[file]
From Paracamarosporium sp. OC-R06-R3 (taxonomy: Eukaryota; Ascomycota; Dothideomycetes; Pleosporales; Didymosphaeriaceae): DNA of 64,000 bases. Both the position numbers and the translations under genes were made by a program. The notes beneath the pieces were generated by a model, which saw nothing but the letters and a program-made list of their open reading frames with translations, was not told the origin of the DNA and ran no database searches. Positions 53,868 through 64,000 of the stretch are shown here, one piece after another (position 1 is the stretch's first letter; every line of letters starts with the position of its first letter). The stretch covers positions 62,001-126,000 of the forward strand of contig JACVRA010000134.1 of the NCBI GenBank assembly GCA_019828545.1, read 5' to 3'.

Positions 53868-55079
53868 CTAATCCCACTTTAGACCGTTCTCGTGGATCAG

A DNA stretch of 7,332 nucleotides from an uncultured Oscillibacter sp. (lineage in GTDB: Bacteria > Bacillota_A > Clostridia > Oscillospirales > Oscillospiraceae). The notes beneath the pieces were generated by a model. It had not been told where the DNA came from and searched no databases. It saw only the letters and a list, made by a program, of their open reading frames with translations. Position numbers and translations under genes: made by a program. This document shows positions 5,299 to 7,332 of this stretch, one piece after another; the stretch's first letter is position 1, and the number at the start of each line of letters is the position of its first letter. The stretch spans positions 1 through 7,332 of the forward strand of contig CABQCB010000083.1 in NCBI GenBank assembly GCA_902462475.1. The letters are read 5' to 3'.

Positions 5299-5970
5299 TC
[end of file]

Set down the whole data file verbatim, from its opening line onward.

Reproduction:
From Paracamarosporium sp. OC-R06-R3 (taxonomy: Eukaryota; Ascomycota; Dothideomycetes; Pleosporales; Didymosphaeriaceae): DNA of 64,000 bases. Both the position numbers and the translations under genes were made by a program. The notes beneath the pieces were generated by a model, which saw nothing but the letters and a program-made list of their open reading frames with translations, was not told the origin of the DNA and ran no database searches. Positions 53,868 through 64,000 of the stretch are shown here, one piece after another (position 1 is the stretch's first letter; every line of letters starts with the position of its first letter). The stretch covers positions 62,001-126,000 of the forward strand of contig JACVRA010000134.1 of the NCBI GenBank assembly GCA_019828545.1, read 5' to 3'.

Positions 53868-55079
53868 CTAATCCCACTTTAGACCGTTCTCGTGGATCAG

A DNA stretch of 7,332 nucleotides from an uncultured Oscillibacter sp. (lineage in GTDB: Bacteria > Bacillota_A > Clostridia > Oscillospirales > Oscillospiraceae). The notes beneath the pieces were generated by a model. It had not been told where the DNA came from and searched no databases. It saw only the letters and a list, made by a program, of their open reading frames with translations. Position numbers and translations under genes: made by a program. This document shows positions 5,299 to 7,332 of this stretch, one piece after another; the stretch's first letter is position 1, and the number at the start of each line of letters is the position of its first letter. The stretch spans positions 1 through 7,332 of the forward strand of contig CABQCB010000083.1 in NCBI GenBank assembly GCA_902462475.1. The letters are read 5' to 3'.

Positions 5299-5970
5299 TC